Peanut Butter Chocolate Chip Cookies – Dairy/Soy/Wheat Free


It is hard for me to resist these little beauties.  Really hard.  They are so so good I have to put them out of sight or else I find an excuse to grab another one.  It seems I can have a little bit of dairy free chocolate in my diet, just a little, so I have to practice some major self-control when I go into the kitchen.  When I eat these cookies I don’t find myself thinking about what they are missing (butter) like I do with a lot of non-dairy sweets.  I do find myself delighted that something so delicious is so healthy, for a dessert item.  Although they are not a health food, these cookies aren’t full of fat, processed sugar or white flour.

And I’m not the only one who likes them.  These cookies even passed the “Non-Dieter” test.  I pulled out my Tupperware container full of these cookies at our Mothers Day BBQ.  The cookies were a hit and I got several requests for the recipe.  That says a lot people!  It is hard to pull off a good butter-free-chocolate-chip-cookie-like food but this one does it.

I found the basic recipe for this cookie when looking through a collection of Paleo diet recipes.  If you haven’t heard of the Paleo diet, it is also known as the caveman diet.  I’ve just recently learned of it and from what I understand, people on this diet try to eat as a caveman would, eating fruits, vegetables, meats and avoiding processed sugar, all grains, dairy and soy.  Almond flour is used in place of regular white flour in baked goods.  I’m not trying to follow a Paleo diet, just happen to almost be on it anyway with the food limitations we have, but finding a large collection of new dairy/soy free recipes has been great.

While perusing some Paleo recipes, I found a recipe for almond butter cookies in an article on “How to Have a Paleo Cheat Day.”  (There are a few other good looking recipes I haven’t tried yet.)  I didn’t have almond butter but I had some natural peanut butter and so I made them as Peanut Butter Chocolate Chip Cookies.   So if you can’t use peanut butter,  try using  almond butter.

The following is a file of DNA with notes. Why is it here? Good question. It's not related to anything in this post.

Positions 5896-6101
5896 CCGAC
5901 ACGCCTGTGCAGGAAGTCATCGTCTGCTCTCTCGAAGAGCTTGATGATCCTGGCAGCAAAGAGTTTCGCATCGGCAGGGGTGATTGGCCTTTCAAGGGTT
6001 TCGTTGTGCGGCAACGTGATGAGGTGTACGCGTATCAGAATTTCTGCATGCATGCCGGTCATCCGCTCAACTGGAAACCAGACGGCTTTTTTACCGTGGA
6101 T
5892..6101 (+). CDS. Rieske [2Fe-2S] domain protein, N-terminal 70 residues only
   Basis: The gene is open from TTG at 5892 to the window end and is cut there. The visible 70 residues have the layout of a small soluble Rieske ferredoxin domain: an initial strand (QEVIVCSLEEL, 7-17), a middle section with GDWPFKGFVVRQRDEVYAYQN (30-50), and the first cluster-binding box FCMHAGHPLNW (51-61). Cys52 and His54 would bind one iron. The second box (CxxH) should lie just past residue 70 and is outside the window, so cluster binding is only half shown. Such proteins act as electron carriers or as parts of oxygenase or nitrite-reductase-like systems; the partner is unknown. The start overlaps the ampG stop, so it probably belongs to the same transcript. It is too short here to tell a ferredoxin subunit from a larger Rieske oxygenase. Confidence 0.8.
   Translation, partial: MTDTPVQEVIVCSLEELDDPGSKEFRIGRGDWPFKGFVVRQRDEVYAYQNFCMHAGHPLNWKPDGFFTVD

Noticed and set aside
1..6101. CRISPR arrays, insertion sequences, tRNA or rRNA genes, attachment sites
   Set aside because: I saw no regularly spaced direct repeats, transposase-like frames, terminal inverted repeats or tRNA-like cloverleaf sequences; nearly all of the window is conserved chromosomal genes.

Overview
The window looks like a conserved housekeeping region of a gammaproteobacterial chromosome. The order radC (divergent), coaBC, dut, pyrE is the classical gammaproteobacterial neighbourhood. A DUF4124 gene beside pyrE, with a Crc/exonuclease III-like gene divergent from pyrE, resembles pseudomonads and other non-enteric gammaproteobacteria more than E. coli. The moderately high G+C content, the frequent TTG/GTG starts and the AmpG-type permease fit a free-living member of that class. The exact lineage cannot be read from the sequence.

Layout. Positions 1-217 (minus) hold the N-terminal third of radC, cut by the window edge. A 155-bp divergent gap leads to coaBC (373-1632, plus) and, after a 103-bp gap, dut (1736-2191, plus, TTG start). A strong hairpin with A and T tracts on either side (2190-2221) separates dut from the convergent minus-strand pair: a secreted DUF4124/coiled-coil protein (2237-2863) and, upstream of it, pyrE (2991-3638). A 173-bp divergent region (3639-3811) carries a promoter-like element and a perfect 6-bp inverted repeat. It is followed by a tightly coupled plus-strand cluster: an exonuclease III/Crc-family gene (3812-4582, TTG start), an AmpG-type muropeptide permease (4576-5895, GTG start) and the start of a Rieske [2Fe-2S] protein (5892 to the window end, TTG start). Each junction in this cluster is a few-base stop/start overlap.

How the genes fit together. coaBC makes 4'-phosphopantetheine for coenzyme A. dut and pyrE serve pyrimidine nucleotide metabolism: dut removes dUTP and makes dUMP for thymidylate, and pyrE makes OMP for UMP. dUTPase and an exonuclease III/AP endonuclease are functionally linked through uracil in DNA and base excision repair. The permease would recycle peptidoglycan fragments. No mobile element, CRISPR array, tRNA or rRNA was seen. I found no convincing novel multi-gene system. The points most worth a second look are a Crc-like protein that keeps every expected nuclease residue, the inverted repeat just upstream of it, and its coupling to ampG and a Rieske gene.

PS- Usually I’m a batter person.  I taste batters to check the flavors and I like the batters for cookies/cake more than the end result.  This was the total opposite.  I really didn’t like the batter at all.  While the first batch cooked I was betting I would have to throw the whole experiment away.  So glad I didn’t!!

Peanut Butter Chocolate Chip Cookies


2 cups Almond Flour

1/2 cup peanut butter – I used a natural peanut butter that was a bit chunky or use almond butter if you don’t do peanuts

2 eggs

1/4 cup honey

1 teaspoon baking soda

1 teaspoon vanilla

1/2 tsp salt – If your peanut butter has no salt in it I would bump this up to 3/4 tsp.

2 cups Enjoy Life brand chocolate chips or other dairy/soy free chocolate chips


Mix all the ingredients together in a bowl.  Scoop out tablespoons of dough and roll into balls.  Place on a cookie sheet and bake 8-12 min at 375 degrees F.


Manischewitz Marble Cake

Just wanted to do a quick review while Colin is napping.  I made a box of the Manischewitz Marble Cake mix, just the regular variety, not the extra moist which contains carrageenan.  I just put the chocolate batter in one part so I could eat the non-chocolate side.  Oh my goodness! It is moist and delicious and tastes like cake!  (If you’ve been following my blog, you know finding dairy/soy free cake mix that tastes good is quite a challenge!)   It contains wheat and potato starch.  The whole list is here:  You just need eggs and water to make the batter.

This stuff is expensive.  $5 for a teeny tiny pan, but I still went out and bought 4 more boxes of it.  My hope is that I will be able use it for Colin’s birthday or other dessert laden holidays if potato is a success.  If nothing else, I will eat it. I’m debating trying to make it into tiny cupcakes to see if it works in cupcake form.